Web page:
The first time he played the organ for an entire church service, Mert Grabau had to play an old organ that was raised slightly above the front of the congregation.
“That was scary,” he said. “It squeaked and squawked once in a while.”
That was Sept. 22, 1947.
Grabau, 93, played the organ at churches in Nebraska for 16 years, then in Colorado for 10 years before he and his wife Irma moved to Owatonna in 1967. He most recently was the organist at Redeemer Lutheran Church, where he also oversaw the choir. He also played the organ at weddings and funerals and filled in for churches needing an organist. He estimates that he has played at 17 churches in the Steele County area over the years.
“At least we knew where we’d be on a Sunday,” he said.
After 73 years of playing the church organ, Mert decided that it’s time to retire. A reception to honor Mert and Irma is scheduled for 10:15 a.m. Sunday at Redeemer Lutheran Church, 1054 Truman Ave., Owatonna. A short musical celebration featuring organist Gloria Kenow will follow the reception. COVID-19 precautions of wearing a mask and social distancing will take place.
He said he’ll miss it, but he’ll continue to play from time to time and has an organ at their home. When he was a child growing up on a farm in Nebraska, his mother would show him the keys on the old reed organ they had.
He knew he wanted to teach in a parochial school and they usually wanted someone who could also play the organ, he said. He took organ classes at Concordia University in Nebraska, which included playing a hymn at a chapel service once a semester. It was nerve wracking to play in front of dozens of his fellow organ students, he said.
His first job was teaching 32 students in eight grades at a one-room Lutheran parochial school in Nebraska. He then moved to a bigger school in Colorado before coming to Owatonna, where he taught fifth grade until he retired in 1989.
In each location, he and Irma would look for a church that had an organ. Redeemer Lutheran Church had a small, old organ when he first began to play for the church services and then it brought in a new pipe organ four years after he became the organist, he said.
“It was a thrill to play on that,” he said.
His older brother was also a church organist, including at the church in Detroit where Irma’s father was a pastor. Mert was visiting his brother when he met Irma at the church in 1949. They’ve been married for 69 years.
“Sixty-nine of these 73 years, I’ve been listening to him,” Irma said.
Irma plays the piano and they sometimes play duets or she accompanies him while he sings. Irma also fills in for Mert playing the organ while he receives Communion during church services.
Mert enjoys hearing the support of the congregation singing as he plays.
“When you’re playing, you’re leading the congregation in their singing and you feel like a guy that’s driving a tractor on the farm. That machinery is going along behind him because he’s in charge and driving the tractor,” he said.
Steele County had an increase of 30 new COVID-19 cases in a 24-hour period on Friday, the same amount that it usually has in an entire week.
The increase on Friday comes after the county had an increase of 68 cases last week, Steele County Public Health Director Amy Caron said.
“This is very concerning, especially as we head into the colder winter months,” Caron said.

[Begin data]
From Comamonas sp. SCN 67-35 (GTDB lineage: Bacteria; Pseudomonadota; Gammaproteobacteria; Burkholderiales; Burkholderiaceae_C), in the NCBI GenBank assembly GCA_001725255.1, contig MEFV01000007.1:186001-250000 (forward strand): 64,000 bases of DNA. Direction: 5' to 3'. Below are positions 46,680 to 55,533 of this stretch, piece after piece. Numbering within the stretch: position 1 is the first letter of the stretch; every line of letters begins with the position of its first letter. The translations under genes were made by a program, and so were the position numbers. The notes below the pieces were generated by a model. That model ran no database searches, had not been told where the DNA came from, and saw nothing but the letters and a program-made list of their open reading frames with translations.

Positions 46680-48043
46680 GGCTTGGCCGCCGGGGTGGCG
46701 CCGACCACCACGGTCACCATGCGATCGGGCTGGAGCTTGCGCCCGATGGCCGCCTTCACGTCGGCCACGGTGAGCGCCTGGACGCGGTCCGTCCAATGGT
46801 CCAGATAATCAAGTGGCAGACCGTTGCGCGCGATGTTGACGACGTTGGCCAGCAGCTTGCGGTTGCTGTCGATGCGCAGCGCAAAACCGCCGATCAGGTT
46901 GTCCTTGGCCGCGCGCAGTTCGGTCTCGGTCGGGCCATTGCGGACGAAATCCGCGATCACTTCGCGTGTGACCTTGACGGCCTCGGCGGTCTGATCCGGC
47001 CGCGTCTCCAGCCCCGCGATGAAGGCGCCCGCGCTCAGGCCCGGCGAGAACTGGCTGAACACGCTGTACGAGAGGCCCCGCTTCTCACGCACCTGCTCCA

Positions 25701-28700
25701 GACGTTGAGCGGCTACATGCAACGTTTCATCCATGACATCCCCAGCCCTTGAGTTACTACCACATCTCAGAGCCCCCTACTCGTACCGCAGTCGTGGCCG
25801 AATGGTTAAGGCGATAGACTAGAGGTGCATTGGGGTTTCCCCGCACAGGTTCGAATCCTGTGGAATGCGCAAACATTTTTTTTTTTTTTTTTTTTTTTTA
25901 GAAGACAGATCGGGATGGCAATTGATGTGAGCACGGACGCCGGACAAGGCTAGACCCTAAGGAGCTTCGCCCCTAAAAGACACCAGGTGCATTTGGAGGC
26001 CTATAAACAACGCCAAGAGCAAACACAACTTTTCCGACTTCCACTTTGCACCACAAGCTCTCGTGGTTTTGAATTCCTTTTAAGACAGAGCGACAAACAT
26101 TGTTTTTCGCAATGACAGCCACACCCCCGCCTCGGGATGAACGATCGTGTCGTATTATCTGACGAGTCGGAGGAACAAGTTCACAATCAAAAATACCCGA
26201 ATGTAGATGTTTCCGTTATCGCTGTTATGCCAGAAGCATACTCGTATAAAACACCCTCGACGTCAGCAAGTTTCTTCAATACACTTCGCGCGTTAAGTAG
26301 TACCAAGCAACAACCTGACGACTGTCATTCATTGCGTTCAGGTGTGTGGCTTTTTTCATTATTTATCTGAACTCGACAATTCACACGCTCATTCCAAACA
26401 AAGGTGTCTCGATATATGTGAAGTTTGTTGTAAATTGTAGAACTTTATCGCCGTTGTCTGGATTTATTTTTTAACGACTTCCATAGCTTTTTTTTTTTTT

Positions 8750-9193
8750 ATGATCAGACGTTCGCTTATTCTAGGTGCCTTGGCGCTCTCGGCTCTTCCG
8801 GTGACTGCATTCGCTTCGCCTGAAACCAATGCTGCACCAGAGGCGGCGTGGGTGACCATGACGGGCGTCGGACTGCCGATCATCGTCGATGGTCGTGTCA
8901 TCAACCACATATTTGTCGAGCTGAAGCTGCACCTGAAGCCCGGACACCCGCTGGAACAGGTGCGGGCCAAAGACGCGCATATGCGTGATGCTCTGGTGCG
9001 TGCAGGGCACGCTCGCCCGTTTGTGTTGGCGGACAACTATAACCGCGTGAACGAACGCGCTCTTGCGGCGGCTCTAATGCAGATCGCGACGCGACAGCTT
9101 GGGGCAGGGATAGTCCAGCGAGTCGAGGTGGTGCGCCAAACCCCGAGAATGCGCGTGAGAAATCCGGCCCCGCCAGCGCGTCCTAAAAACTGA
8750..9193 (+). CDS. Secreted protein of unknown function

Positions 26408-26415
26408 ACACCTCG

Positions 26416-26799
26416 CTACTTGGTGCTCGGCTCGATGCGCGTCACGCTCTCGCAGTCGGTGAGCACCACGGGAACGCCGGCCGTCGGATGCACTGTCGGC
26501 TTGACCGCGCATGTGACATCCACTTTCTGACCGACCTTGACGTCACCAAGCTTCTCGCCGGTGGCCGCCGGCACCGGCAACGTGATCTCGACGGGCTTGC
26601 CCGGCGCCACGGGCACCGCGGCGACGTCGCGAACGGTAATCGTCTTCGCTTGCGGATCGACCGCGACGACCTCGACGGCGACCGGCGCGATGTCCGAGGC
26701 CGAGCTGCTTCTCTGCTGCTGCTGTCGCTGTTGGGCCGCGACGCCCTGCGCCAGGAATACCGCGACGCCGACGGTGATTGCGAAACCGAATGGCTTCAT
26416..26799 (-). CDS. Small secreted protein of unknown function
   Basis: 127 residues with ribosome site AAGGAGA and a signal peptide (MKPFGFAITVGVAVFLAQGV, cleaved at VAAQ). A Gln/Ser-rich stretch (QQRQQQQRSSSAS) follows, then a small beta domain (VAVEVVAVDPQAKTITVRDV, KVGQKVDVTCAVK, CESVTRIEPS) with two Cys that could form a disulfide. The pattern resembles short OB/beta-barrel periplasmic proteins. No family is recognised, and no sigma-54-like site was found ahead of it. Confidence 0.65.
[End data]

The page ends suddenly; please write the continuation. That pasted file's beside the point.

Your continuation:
Minnesota reported 2,297 new COVID-19 cases on Friday, a new record for the state. Minnesota Health Commissioner Jan Malcom called it a “very, very sobering number” during a media briefing Friday. While she said she’s “deeply worried” about Friday’s increase, she wasn’t surprised by it. She added that the number of new cases on Friday wasn’t due to a backlog in test results being reported or a specific event.
Minnesota has had daily increases of more than 1,000 cases for 12 of the past 16 days, she said. The state is also seeing an increase in hospitalizations, she said.
The state’s testing volume is up by 65% since early September, but the state’s positivity rate for the test results is 5.3%. A positivity rate of more than 5% indicates that the spread of COVID-19 is widespread in Minnesota and the state has had a positivity rate of more than 5% for the past 18 days, she said.
“It spreads when you don’t feel it. It spreads when you don’t know it,” she said.
Steele County had 703 confirmed COVID-19 cases as of Friday, 570 of which are no longer needing isolation, according to the county. Two Steele County residents were hospitalized with COVID-19 as of Friday and the county’s death toll remained at two.
The increasing number of cases in Steele County is largely due to community spread and a majority of the people who have tested positive lately are in their 20s, 30s and 40s, Caron said.
The county has also had an increase in the number of people testing positive who are asymptomatic, she said. That typically occurs when a person is tested because they were a close contact of a positive case or is being tested before a minor medical procedure or surgery. Testing events in Waseca and Rice counties lately have also contributed to the increase in asymptomatic people testing positive, she said.
Steele County health officials knew community spread was occurring, but the cases involving asymptomatic people lately is a “red flag,” she said. She said her department has received complaints about staff and customers not wearing masks or social distancing while in businesses in the county.
“That’s some of our only defenses,” she said.
She urged residents to remain in quarantine, even if they are asymptomatic or waiting to find out test results. She noted that people are leaving quarantine, which then can infect more people.